CORPUS CHRISTI, Tx. — Following the failure of a gate at the spillway for the dam at Lake Dunlap near New Braunfels in May, KRIS 6 News is checking on the dams at two water sources for Corpus Christi.
The Lake Dunlap failure drained most of the water out of the lake leaving boats and their docks on dry ground near the formerly lake-front homes they belong to. No repairs are in the works at this time.
"Even if we had the money to repair these spill gates, it would take about a year to a year and a half for engineering and then another three years of construction work," said Patty Gonzalez, communications manager for the Guadalupe-Blanco River Authority, the agency that runs the lake. "And that's assuming that you don't get a catastrophic weather event that wipes out all of your work and you start again."
Gonzalez estimates that the repairs would cost around $180 million. Lake residents are considering footing the bill, but there's no firm committment from them yet.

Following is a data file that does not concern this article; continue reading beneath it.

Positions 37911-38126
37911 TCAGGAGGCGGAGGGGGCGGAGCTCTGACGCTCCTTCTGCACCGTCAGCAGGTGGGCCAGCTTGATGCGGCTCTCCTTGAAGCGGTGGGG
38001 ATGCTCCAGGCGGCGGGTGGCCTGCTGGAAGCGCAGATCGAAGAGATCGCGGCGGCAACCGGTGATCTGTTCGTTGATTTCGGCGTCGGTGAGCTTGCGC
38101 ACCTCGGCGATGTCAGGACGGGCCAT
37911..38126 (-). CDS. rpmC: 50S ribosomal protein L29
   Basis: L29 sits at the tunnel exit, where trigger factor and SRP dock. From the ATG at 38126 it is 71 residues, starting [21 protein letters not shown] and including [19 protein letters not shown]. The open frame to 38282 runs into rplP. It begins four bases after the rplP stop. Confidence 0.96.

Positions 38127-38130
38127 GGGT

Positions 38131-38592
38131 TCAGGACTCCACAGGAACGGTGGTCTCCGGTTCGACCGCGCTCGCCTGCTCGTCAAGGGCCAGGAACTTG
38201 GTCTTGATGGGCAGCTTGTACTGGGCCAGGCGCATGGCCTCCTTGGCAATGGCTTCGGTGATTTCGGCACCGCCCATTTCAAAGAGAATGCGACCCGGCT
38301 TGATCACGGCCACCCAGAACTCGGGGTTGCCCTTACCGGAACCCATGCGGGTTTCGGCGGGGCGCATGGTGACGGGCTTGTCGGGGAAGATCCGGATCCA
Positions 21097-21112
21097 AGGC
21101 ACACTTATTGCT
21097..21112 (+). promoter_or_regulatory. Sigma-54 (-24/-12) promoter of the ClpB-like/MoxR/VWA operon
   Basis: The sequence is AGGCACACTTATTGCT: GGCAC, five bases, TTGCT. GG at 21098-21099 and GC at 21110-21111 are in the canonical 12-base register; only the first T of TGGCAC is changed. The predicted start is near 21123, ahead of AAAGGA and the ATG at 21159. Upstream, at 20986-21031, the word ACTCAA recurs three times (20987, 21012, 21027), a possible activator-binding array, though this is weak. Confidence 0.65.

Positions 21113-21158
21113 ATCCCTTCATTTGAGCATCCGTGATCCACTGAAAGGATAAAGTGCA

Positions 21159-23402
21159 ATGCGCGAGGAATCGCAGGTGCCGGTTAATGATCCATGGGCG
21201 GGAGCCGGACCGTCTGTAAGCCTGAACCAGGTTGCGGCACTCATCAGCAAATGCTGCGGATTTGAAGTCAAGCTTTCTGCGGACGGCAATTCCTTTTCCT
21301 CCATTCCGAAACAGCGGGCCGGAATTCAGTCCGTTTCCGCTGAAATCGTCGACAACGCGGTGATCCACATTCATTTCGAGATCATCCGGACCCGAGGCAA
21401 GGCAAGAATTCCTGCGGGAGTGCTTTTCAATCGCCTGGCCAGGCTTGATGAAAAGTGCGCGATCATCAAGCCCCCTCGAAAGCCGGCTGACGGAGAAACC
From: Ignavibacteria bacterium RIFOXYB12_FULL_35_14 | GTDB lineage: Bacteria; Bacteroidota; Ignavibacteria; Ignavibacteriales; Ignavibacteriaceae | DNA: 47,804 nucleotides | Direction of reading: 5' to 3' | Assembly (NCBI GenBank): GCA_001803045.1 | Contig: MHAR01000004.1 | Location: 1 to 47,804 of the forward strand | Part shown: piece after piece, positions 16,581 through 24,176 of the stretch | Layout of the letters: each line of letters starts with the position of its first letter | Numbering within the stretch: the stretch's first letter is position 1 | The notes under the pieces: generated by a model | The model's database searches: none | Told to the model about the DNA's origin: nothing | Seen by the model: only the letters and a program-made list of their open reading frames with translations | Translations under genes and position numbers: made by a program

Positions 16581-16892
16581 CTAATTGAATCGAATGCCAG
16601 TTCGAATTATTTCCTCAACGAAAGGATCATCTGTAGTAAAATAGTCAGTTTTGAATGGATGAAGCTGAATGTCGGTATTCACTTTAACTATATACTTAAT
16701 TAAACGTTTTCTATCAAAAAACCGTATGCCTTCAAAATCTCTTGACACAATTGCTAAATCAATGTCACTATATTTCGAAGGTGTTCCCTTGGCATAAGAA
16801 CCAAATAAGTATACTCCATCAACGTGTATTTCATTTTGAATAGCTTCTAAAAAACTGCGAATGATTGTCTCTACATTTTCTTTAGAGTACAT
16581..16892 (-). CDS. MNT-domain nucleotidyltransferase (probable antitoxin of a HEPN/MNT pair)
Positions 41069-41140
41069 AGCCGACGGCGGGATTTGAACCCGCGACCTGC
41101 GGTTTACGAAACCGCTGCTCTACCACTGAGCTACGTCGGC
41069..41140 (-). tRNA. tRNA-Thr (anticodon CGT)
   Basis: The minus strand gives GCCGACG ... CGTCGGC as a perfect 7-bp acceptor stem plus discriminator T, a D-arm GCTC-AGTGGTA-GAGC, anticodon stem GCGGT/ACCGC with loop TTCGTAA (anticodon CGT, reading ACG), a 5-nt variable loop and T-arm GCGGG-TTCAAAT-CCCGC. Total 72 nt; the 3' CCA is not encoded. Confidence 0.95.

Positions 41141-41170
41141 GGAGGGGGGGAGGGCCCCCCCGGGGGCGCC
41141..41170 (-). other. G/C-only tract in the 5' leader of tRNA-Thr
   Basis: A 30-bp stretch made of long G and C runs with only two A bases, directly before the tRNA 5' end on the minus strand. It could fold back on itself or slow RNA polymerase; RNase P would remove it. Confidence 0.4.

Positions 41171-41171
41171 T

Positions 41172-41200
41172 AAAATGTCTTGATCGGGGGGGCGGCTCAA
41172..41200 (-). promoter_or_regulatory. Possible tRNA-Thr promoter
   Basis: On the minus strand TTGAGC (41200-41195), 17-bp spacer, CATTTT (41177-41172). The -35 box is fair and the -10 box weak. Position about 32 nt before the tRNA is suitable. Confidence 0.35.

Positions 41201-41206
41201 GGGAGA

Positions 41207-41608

As for the dams of importance to Corpus Christi, the Wesley Seale Dam at Lake Corpus Christi and the dam at Choke Canyon Reservoir, the city is confident they won't fail.
"We have operators at the Wesley Seale Dam, Lake Corpus Christi that are constantly operating and maintaining the integrity of the dam to ensure the likelihood of that happening is very slim," Corpus Christi Assistant Director of Water Quality and Treatment Gabriel Ramirez said.
Age is an advantage the Corpus Christi dams have. The spillway gates at Lake Dunlap are more than 90 years old. The Wesley Seale dam was finished a little more than 60 years ago, and Choke Canyon was formed 35 years ago. The city wants to get a whole lot more out of them.
"We plan to have the dam for at least another hundred years, so we have a lot of maintenance going on to ensure that," Ramirez said.